A nice quick read in the ilk of "Who Moved My Cheese. It covers change management and illustrates the classic problems faced in organisations trying t...moreA nice quick read in the ilk of "Who Moved My Cheese. It covers change management and illustrates the classic problems faced in organisations trying to enact change. (less)
This is one of those seminal books that I'll be returning to many times, in fact I plan to read it 4 or 5 times cover to cover. I'd like to write some...moreThis is one of those seminal books that I'll be returning to many times, in fact I plan to read it 4 or 5 times cover to cover. I'd like to write some really meaty blog posts distilling and absorbing some of the key points, it is really worth studying and analysing this book. The breakthrough for me was after so many years living in product companies seeing the struggle to create new innovations along side doing business today and thinking that the 'problem' was something specific like 'we need an innovation program', 'we need an idea submission process', some particular exec 'doesn't get it' etc etc, I have changed my opinion entirely. Actually the problem is in the budget allocation planning and the organisational structure. Course like any good idea the trick comes in all the little ways those plans get undone in the doing, but that's what makes it fun !(less)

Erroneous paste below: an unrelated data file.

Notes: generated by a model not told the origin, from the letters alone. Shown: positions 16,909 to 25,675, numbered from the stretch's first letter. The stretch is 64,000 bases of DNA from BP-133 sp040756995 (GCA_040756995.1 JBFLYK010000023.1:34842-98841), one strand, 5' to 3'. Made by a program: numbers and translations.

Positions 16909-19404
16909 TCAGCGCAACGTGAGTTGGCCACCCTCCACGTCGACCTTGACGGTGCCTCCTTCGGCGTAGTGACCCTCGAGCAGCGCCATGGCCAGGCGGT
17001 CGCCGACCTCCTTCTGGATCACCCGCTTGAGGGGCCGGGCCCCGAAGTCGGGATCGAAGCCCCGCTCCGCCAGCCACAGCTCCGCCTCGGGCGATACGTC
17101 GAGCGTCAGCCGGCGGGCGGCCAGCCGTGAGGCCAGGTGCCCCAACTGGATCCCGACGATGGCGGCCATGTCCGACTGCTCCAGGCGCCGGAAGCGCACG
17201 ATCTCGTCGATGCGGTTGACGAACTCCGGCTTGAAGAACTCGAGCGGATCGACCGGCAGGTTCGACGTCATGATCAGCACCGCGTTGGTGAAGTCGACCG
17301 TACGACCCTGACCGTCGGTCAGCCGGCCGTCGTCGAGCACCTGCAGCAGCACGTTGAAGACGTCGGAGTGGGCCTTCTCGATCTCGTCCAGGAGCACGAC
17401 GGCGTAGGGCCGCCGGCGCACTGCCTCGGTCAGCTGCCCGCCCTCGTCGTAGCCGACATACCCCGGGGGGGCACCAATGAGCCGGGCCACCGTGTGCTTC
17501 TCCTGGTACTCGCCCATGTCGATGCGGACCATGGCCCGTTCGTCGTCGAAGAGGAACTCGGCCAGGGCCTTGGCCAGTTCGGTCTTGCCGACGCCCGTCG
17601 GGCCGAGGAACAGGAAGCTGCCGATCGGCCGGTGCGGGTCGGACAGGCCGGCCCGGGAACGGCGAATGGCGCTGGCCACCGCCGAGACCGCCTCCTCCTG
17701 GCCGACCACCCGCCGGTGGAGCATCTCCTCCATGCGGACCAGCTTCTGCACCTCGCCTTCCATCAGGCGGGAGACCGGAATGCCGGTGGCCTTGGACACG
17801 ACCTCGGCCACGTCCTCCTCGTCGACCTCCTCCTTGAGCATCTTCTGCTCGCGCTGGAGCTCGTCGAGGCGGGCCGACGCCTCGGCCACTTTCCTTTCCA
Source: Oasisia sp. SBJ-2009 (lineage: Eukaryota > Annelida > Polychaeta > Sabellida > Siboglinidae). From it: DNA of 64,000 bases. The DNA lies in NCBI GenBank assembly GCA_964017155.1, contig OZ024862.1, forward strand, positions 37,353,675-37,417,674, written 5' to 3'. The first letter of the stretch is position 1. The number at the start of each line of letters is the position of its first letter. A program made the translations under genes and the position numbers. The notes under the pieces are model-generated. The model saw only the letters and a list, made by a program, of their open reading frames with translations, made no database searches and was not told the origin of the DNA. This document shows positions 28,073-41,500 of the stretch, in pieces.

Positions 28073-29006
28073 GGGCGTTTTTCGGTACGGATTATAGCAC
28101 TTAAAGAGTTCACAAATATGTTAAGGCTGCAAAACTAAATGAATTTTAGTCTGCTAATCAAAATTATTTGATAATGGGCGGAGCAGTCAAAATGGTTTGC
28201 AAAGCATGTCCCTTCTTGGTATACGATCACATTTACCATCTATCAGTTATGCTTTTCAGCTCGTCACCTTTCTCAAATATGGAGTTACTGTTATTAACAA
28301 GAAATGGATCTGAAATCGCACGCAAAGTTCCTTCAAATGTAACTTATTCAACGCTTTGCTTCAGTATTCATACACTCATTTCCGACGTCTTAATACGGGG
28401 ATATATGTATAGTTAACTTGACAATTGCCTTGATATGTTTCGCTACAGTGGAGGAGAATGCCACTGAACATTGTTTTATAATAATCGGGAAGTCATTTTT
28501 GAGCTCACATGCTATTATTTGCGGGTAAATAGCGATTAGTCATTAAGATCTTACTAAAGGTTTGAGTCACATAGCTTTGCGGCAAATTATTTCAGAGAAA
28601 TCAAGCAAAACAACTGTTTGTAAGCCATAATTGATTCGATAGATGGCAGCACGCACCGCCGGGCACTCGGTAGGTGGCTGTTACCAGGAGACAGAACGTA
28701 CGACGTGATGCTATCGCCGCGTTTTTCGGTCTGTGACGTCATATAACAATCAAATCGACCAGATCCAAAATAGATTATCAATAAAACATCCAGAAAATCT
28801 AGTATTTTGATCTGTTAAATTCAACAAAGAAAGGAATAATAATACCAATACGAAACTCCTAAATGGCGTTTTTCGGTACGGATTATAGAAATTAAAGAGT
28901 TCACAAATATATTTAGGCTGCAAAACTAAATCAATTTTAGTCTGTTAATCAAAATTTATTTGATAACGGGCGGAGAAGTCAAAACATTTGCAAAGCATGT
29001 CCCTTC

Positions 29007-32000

Some excellent extensions to the idea of prototyping. Quite a short book, definitely recommended must read for anyone in product development. Love the...moreSome excellent extensions to the idea of prototyping. Quite a short book, definitely recommended must read for anyone in product development. Love the idea the whole book is a pretotype, that is it is not a full book but a prototype book to confirm if it is worth writing a full book. Think it has proven itself and would like to see a full book follow.(less)